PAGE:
Chief Executive, Passenger Car Division
Nick Scheele could have rested on his past accomplishments and eased gracefully into retirement at Jaguar. During seven years at the helm, he brought Jaguar back from the brink and placed it on the threshold of an exclusive club of truly global volume luxury-car brands. His name had become inextricably intertwined with the leaping cat.
But Nick Scheele, 55, started his career in 1966 as a Ford man, and it is to Ford that he now returns.
Some might say he is a masochist for taking on this challenge: the presidency of Ford of Europe.
That's because Ford of Europe appears a weak sister next to its North American counterpart. While truck sales have powered Ford's North American operations to record profits, Ford of Europe's market share and profits have declined steadily.
Scheele's job is to reverse that slide. He must begin the job in Germany, Europe's largest and most important car market, and a place where Ford has long struggled in the shadow of Volkswagen and Opel. Ford's products are not perceived as the equal of those of its rivals in Germany. The Focus will help erase that impression, but it will not revive Ford's fortunes alone.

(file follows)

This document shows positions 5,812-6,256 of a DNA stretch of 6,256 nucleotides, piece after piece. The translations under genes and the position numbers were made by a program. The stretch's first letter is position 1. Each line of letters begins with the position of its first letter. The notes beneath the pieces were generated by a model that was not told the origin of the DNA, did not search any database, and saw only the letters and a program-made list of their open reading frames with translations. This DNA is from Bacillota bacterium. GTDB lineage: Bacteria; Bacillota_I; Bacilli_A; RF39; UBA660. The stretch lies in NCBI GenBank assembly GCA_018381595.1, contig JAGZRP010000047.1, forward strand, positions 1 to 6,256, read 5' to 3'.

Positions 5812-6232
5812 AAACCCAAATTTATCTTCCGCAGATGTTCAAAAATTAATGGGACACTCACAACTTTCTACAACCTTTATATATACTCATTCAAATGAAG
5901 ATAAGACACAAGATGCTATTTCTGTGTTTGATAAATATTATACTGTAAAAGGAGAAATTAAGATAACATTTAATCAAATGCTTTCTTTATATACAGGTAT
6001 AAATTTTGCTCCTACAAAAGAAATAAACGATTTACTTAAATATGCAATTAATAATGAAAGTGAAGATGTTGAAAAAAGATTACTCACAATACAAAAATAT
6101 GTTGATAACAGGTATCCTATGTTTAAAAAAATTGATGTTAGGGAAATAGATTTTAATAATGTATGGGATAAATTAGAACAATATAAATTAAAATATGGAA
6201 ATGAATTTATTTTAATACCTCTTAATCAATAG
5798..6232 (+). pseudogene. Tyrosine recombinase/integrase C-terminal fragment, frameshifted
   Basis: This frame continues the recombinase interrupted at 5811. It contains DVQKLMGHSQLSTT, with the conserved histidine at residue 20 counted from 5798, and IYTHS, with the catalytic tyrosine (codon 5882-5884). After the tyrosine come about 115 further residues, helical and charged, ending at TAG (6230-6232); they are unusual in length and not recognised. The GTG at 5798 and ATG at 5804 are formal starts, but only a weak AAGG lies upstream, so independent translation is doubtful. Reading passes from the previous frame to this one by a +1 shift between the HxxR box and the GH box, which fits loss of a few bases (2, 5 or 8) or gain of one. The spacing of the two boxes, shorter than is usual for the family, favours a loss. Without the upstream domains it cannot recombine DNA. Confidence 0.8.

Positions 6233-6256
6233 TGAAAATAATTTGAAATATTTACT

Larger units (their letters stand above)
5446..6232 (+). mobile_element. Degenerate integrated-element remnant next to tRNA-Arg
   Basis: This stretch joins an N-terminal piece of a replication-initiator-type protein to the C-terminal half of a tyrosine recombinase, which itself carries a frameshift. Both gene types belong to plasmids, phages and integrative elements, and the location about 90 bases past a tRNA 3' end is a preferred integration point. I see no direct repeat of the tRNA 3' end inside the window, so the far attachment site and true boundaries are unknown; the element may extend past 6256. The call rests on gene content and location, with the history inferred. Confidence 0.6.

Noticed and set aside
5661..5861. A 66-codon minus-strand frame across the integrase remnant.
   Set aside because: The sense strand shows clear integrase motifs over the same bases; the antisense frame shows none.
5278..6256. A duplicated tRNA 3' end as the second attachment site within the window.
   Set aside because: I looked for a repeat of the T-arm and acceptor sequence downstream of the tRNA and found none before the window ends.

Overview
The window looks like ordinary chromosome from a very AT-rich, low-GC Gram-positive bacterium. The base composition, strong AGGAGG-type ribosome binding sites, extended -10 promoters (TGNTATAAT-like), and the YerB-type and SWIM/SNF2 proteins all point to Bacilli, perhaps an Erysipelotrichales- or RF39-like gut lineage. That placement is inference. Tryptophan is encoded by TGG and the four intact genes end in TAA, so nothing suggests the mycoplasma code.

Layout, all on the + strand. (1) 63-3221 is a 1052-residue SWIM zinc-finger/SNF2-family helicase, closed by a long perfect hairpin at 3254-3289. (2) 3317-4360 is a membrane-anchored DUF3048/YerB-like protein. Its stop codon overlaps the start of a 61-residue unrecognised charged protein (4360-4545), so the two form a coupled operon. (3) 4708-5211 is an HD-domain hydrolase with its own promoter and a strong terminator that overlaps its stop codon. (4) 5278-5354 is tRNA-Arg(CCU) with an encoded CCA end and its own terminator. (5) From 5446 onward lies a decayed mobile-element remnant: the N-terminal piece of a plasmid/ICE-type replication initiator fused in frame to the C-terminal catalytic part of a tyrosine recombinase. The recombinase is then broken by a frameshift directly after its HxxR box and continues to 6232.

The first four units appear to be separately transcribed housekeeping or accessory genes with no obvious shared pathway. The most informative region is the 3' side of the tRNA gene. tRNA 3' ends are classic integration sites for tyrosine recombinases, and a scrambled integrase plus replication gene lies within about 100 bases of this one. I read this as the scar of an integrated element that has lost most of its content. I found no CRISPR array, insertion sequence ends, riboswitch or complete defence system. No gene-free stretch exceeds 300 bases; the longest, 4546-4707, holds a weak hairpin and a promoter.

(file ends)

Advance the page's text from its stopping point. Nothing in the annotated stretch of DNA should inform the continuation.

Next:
Scheele is uniquely qualified for the task at hand. The white-haired executive exudes charm, speaks German fluently and understands the culture implicitly. His years as a purchasing executive taught him the art of spending wisely and frugally at the manufacturing end of the business. His time at Jaguar gave him a global view and a keen marketing sense.
And Jac Nasser has made it clear he wants Scheele to hang around for a while, putting an end to the revolving door at Ford of Europe's executive suite in Cologne. If Scheele can perform the same magic at Ford of Europe that he did at Jaguar, his place in Ford history will be secure.